New wedded in the village by thy fane,
Lady of all chaste love, to thee it is
We bring these amaranths, these white lilies,
A sign, and sacrifice; may Love, we pray,
Like amaranthine flowers, feel no decay;
Like these cool lilies may our loves remain,
Perfect and pure, and know not any stain;
And be our hearts, from this thy holy hour,
Bound each to each, like flower to wedded flower.

In the fourth book[43] of Endymion, John Keats writes:

The spirit culls
Unfaded amaranth, when wild it strays
Through the old garden-ground of boyish days.

In ancient Greece, the amaranth (also called chrysanthemum and helichrysum) was sacred to Ephesian Artemis. It was supposed to have special healing properties, and, as a symbol of immortality, was used to decorate images of the gods and tombs. In legend, Amarynthus (a form of Amarantus) was a hunter of Artemis and king of Euboea; in a village of Amarynthus, of which he was the eponymous hero, there was a famous temple of Artemis Amarynthia or Amarysia (Strabo x. 448; Pausan. i. 31, p. 5). It was also widely used by the Chinese for its healing chemicals, curing illnesses such as infections, rashes, and migraines. The "Amarantos" is the name of a several-century-old popular Greek folk song:

Look at the amaranth:
on tall mountains it grows,
on the very stones and rocks
and places inaccessible.

In the poem "The Hound of Heaven", Francis Thompson compares God's love to "an amaranthine weed..."

Ah! is Thy love indeed
A weed, albeit an amaranthine weed,
Suffering no flowers except its own to mount?[44]

Images

References

  1. ^
  2. ^ a b c Bensch et al. (2003). Interference of redroot pigweed (Amaranthus retroflexus), Palmer amaranth (A. palmeri), and common waterhemp (A. rudis) in soybean. Weed Science 51: 37-43.
  3. ^
  4. ^
  5. ^ a b
  6. ^ a b
  7. ^ Judd et al. (2008). Plant Systematics: A Phylogenetic Approach, Third Edition. Sinauer Associates, Inc. Sunderland, MA
  8. ^
  9. ^ a b
  10. ^
  11. ^ Costea et al. (2006). Delimitation of A. cruentus L. and A. caudatus L. using micromorphology and AFLP analysis: an application in germplasm identification. Genetic Resources and Crop Evolution 53: 1625-1633.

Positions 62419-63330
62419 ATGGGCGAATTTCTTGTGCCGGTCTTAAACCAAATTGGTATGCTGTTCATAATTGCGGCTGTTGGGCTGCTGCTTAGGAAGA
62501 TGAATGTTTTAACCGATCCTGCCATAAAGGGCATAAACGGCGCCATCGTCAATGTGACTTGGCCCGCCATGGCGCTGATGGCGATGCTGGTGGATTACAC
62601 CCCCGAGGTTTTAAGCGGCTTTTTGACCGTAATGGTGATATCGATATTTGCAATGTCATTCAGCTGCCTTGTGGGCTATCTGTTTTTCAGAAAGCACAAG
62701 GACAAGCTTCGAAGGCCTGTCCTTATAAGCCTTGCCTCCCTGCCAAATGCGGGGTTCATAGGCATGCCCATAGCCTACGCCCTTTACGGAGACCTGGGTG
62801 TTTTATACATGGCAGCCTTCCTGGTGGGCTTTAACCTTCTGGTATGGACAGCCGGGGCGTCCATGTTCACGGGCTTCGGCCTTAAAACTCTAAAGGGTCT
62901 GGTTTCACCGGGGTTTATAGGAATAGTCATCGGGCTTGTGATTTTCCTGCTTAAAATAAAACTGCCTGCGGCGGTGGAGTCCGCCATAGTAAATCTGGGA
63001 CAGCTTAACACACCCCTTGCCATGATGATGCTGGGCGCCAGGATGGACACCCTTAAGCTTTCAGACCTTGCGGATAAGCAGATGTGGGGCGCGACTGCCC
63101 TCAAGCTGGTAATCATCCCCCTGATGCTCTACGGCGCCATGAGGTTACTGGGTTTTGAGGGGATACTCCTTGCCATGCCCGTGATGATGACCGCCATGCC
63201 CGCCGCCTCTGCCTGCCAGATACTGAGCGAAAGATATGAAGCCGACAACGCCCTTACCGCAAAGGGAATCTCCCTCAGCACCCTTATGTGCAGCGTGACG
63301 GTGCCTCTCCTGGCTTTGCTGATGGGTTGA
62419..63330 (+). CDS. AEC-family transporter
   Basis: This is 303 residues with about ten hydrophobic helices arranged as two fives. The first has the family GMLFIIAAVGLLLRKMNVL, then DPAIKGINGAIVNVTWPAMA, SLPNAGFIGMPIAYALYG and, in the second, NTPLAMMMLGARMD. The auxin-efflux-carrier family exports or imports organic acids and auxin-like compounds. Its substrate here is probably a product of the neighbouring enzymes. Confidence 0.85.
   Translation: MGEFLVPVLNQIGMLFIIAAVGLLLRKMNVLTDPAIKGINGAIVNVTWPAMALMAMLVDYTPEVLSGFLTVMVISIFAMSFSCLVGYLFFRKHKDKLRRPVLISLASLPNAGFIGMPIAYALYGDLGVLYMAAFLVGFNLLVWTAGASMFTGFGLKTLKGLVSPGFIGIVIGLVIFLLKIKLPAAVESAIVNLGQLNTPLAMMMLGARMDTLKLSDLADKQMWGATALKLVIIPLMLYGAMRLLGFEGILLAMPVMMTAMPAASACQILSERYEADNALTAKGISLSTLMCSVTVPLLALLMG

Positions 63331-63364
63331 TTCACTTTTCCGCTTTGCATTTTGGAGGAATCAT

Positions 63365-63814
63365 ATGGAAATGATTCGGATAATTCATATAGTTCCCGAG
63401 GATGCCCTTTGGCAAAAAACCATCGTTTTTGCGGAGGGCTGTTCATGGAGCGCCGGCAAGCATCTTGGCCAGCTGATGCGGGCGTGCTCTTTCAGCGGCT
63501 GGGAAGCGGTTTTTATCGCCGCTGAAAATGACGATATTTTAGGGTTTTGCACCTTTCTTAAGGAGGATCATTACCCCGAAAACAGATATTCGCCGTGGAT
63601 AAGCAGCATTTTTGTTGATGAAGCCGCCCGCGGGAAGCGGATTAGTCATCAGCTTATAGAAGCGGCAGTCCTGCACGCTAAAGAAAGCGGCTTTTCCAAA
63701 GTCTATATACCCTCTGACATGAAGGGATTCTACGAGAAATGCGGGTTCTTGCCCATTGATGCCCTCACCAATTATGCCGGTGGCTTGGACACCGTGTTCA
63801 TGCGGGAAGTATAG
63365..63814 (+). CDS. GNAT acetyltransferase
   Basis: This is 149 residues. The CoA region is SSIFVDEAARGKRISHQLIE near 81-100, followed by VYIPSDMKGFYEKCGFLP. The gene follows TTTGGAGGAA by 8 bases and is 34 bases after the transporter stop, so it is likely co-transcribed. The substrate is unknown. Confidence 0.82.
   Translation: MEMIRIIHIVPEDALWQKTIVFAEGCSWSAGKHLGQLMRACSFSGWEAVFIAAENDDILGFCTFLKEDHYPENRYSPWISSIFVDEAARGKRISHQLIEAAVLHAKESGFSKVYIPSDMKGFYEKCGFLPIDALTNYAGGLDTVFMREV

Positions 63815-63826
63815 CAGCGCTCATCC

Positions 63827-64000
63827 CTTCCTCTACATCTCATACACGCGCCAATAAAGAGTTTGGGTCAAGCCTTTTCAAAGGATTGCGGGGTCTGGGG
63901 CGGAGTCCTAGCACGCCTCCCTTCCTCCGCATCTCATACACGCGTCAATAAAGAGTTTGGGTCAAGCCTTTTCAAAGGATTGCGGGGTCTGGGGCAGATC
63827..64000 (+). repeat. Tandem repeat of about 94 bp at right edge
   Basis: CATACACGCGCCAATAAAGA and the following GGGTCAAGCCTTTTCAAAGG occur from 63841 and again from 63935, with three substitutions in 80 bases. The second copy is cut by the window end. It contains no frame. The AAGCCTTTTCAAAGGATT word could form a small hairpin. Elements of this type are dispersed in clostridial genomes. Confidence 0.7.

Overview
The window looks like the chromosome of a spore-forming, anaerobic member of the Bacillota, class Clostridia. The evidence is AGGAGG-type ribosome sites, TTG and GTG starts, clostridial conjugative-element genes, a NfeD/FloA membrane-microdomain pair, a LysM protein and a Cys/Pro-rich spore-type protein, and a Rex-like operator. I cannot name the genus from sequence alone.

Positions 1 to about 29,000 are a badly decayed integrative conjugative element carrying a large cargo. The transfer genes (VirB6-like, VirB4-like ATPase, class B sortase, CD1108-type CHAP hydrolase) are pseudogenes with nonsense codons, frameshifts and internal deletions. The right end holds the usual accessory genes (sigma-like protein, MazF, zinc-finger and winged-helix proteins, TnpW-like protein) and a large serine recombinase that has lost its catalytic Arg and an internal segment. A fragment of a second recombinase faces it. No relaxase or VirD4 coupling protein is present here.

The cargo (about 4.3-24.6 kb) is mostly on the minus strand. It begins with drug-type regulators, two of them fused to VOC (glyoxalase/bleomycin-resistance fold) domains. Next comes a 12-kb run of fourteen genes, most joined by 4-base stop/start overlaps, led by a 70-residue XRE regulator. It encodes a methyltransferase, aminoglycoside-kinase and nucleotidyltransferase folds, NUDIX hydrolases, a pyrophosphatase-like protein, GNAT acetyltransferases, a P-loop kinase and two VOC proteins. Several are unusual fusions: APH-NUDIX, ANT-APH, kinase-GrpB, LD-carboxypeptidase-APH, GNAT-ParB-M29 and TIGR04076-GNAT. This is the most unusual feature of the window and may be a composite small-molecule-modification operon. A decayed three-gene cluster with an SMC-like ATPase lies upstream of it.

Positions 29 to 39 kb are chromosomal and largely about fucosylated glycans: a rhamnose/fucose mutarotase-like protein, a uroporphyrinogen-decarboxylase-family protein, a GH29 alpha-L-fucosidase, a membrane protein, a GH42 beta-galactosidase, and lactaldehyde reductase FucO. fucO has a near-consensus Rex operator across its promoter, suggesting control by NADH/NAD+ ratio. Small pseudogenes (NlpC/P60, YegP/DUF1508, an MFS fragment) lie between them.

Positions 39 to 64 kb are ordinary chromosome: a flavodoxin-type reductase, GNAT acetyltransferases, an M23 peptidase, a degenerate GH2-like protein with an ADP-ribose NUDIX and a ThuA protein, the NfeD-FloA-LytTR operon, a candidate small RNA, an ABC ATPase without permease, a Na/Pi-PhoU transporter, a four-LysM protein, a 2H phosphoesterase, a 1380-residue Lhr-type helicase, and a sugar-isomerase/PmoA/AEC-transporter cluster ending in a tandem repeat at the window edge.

12. ^ Marx (1977). Speaking of Science: Amaranth: A Comeback for the Food of the Aztecs? Science 198(4312): 40.
  13. ^
  14. ^ a b De Macvean & Pöll (1997). Chapter 8: Ethnobotany. Tropical Tree Seed Manual, USDA Forest Service, edt. J.A Vozzo.
  15. ^
  16. ^ a b Tucker, J. (1986). Amaranth: the once and future crop. Bioscience 36(1): 9-13.
  17. ^ a b
  18. ^
  19. ^ Costea (2003). Notes on Economic Plants. Economic Botany 57(4): 646-649
  20. ^
  21. ^
  22. ^
  23. ^ "The following color additives are not authorized for use in food products in the United States: (1) Amaranth (C.I. 16185, EEC No. E123, formerly certifiable as FD&C red No. 2);" FDA/CFSAN Food Compliance Program: Domestic Food Safety Program
  24. ^ Reference Library | WholeHealthMD
  25. ^
  26. ^
  27. ^
  28. ^
  29. ^ 10 Reasons to Use Amaranth in Your Gluten-Free Recipes, by Teri Gruss, URL accessed Oct 2009.
  30. ^
  31. ^
  32. ^
  33. ^
  34. ^
  35. ^
  36. ^ Wetzel et al. (1999). Use of PCR-based molecular markers to identify weedy Amaranthus species. Weed Science 47: 518-523.
  37. ^ LAmaranthusUSDA Plant Database. Plants Profile-
  38. ^
  39. ^ Culpepper et al. (2006). Glyphosate-resistant Palmer amaranth (Amaranthus palmeri) confirmed in Georgia. Weed Science 54: 620-626.
  40. ^
  41. ^
  42. ^
  43. ^
  44. ^

Additional reading

  • Howard, Brian Clark. "Amaranth: Another Ancient Wonder Food, But Who Will Eat It?". National Geographic Online, August 12, 2013.
  • Lenz, Botanik der alt. Greich. und Rom. Botany of old. (1859)
  • J. Murr, Die Pflanzenwelt in der griech. Mythol. Plants in Greek Mythology. (1890)
  • Fanton M., Fanton J. Amaranth The Seed Savers' Handbook. (1993)

External links

  • Multilingual taxonomic information from the University of Melbourne
  • Grain amaranth, Crops For A Future